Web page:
Exposure to parental intimate partner violence (parental IPV) is a complex trauma. Research within social psychology establishes that identification with social groups impacts positively on how we appraise, respond to and recover from traumatic events. IPV is also a highly stigmatized social phenomenon and social isolation is a major factor for families affected by IPV, yet strong identification with the family group may act as a beneficial psychological resource to young people who grew up in homes affected by IPV. The current study, an online survey of 355 students (Mage = 20, 70% female), investigated if a psychosocial process, specifically identification with the family, may influence the relationship between the predictor, exposure to parental IPV, and outcomes, global self-esteem and state anxiety. Mediation analysis suggests that identification with the family has a positive influence on the relationship between exposure to parental IPV and psychological outcomes; exposure to parental IPV results in reduced family identification, but when family identification is strong it results in both reduced anxiety and increased self-esteem for young people. The findings highlight the importance of having a strong sense of belonging to the extended family for young people who were exposed to parental IPV, thus has implications for prevention, intervention, and social policy. PMID:26379582

  10. Family identification: a beneficial process for young adults who grow up in homes affected by parental intimate partner violence.

    PubMed

    Naughton, Catherine M; O'Donnell, Aisling T; Muldoon, Orla T

    2015-01-01

    Exposure to parental intimate partner violence (parental IPV) is a complex trauma. Research within social psychology establishes that identification with social groups impacts positively on how we appraise, respond to and recover from traumatic events. IPV is also a highly stigmatized social phenomenon and social isolation is a major factor for families affected by IPV, yet strong identification with the family group may act as a beneficial psychological resource to young people who grew up in homes affected by IPV. The current study, an online survey of 355 students (M age = 20, 70% female), investigated if a psychosocial process, specifically identification with the family, may influence the relationship between the predictor, exposure to parental IPV, and outcomes, global self-esteem and state anxiety. Mediation analysis suggests that identification with the family has a positive influence on the relationship between exposure to parental IPV and psychological outcomes; exposure to parental IPV results in reduced family identification, but when family identification is strong it results in both reduced anxiety and increased self-esteem for young people. The findings highlight the importance of having a strong sense of belonging to the extended family for young people who were exposed to parental IPV, thus has implications for prevention, intervention, and social policy.

  11. Family identification: a beneficial process for young adults who grow up in homes affected by parental intimate partner violence.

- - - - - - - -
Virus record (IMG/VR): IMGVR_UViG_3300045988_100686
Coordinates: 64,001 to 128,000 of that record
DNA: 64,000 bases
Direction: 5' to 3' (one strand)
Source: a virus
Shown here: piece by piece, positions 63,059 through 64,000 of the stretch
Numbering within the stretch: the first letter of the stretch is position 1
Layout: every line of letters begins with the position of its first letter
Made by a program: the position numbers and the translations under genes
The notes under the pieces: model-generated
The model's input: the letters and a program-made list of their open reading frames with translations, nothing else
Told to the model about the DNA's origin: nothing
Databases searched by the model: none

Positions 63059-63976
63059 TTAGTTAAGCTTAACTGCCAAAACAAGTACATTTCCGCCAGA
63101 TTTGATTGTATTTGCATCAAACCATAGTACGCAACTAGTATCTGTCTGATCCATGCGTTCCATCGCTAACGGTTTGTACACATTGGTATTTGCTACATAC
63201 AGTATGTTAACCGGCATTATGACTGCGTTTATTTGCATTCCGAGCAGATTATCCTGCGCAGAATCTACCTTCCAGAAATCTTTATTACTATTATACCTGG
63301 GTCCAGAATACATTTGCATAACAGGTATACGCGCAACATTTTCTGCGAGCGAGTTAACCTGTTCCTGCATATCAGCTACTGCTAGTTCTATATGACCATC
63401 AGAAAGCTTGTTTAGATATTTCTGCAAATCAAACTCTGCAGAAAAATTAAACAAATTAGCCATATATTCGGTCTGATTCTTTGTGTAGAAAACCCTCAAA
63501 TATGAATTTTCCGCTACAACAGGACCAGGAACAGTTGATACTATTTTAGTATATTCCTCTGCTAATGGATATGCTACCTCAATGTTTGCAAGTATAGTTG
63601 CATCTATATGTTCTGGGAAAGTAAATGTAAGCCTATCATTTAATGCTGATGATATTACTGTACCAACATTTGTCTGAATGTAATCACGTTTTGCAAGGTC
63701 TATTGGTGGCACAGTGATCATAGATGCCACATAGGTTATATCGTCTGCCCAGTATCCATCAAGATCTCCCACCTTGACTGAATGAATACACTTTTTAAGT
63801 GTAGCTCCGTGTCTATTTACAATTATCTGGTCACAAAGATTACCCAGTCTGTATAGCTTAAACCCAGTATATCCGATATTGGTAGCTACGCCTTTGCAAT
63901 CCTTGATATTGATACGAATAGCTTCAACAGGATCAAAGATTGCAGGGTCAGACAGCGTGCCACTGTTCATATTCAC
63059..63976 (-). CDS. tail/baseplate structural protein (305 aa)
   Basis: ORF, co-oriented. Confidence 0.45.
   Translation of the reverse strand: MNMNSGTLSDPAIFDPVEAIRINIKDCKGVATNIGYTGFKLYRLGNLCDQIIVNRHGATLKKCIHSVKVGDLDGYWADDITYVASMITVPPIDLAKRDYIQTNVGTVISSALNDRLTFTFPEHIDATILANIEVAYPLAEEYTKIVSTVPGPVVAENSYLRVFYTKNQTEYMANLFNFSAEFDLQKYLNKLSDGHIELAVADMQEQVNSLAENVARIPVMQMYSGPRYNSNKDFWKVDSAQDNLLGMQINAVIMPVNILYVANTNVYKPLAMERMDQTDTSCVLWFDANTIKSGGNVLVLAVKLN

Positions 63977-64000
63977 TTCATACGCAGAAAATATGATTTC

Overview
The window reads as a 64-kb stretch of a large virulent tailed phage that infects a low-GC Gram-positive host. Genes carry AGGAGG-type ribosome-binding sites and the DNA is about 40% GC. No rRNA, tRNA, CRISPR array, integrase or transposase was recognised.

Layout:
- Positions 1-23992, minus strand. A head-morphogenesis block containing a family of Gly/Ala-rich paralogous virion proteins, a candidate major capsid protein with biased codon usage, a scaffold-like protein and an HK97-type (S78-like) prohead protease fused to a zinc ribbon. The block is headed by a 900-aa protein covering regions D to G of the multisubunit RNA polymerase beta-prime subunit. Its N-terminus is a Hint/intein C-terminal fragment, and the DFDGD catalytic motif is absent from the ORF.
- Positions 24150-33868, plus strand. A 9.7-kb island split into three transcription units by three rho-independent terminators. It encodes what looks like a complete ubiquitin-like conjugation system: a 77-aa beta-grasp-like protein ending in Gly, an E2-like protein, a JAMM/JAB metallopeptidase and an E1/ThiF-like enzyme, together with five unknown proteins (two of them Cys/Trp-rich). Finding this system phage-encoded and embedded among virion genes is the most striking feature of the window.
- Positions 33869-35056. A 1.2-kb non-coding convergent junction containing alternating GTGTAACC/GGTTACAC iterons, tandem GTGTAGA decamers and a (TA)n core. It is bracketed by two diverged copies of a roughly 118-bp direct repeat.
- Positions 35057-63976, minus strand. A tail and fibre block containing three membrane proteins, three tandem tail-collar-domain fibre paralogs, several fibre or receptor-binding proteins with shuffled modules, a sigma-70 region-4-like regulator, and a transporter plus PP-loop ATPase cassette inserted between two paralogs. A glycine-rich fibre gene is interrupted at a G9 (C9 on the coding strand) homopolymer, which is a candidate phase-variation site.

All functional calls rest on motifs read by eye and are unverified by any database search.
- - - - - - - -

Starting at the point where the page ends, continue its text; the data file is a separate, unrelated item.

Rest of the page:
PubMed

    Naughton, Catherine M; O'Donnell, Aisling T; Muldoon, Orla T

    2015-01-01

    Exposure to parental intimate partner violence (parental IPV) is a complex trauma. Research within social psychology establishes that identification with social groups impacts positively on how we appraise, respond to and recover from traumatic events. IPV is also a highly stigmatized social phenomenon and social isolation is a major factor for families affected by IPV, yet strong identification with the family group may act as a beneficial psychological resource to young people who grew up in homes affected by IPV. The current study, an online survey of 355 students (M age = 20, 70% female), investigated if a psychosocial process, specifically identification with the family, may influence the relationship between the predictor, exposure to parental IPV, and outcomes, global self-esteem and state anxiety. Mediation analysis suggests that identification with the family has a positive influence on the relationship between exposure to parental IPV and psychological outcomes; exposure to parental IPV results in reduced family identification, but when family identification is strong it results in both reduced anxiety and increased self-esteem for young people. The findings highlight the importance of having a strong sense of belonging to the extended family for young people who were exposed to parental IPV, thus has implications for prevention, intervention, and social policy. PMID:26379582

  12. A mutation in the alpha 3 domain of Db that abrogates CD8 binding does not affect presentation of an immunodominant H-Y peptide.

    PubMed Central

    Dutz, J P; Teh, S J; Killeen, N; Teh, H S

    1995-01-01

    The peptidic nature of the male (H-Y) antigen, a model minor histocompatibility antigen in H-2b mice, has recently been demonstrated. In this study we show that the H-Y peptide, which is recognized by PM-1, a Db-restricted cytotoxic T-lymphocyte (CTL) clone, is absent in male H-2d spleen cells but present in male H-2d spleen cells that also express a transgenic Db molecule under its endogenous promoter. This result indicates that both the H-Y and the Db gene products are essential and sufficient for production of the Db-restricted H-Y peptide. By comparing the ability of the PM-1 clone and bulk CTL generated in a secondary mixed lymphocyte culture to recognize H-Y peptidic material eluted from affinity-purified Db molecules and separated by reversed-phase high-performance liquid chromatography (HPLC), we provide evidence that there is an immunodominant H-Y epitope that is presented by the Db molecule. Furthermore, the presentation of this epitope is not affected by a mutation in the alpha 3 domain of Db (asp227 to lys227), which abrogates CD8 binding, since similar amounts of H-Y peptide were eluted from affinity-purified wild-type or mutant Db molecules. However, the generation of the H-Y epitope is dependent on the presence of beta 2-microglobulin, since it is absent in male H-2b mice that lack a functional beta 2-microglobulin gene. The implications of these findings on T-cell development are discussed. PMID:7543449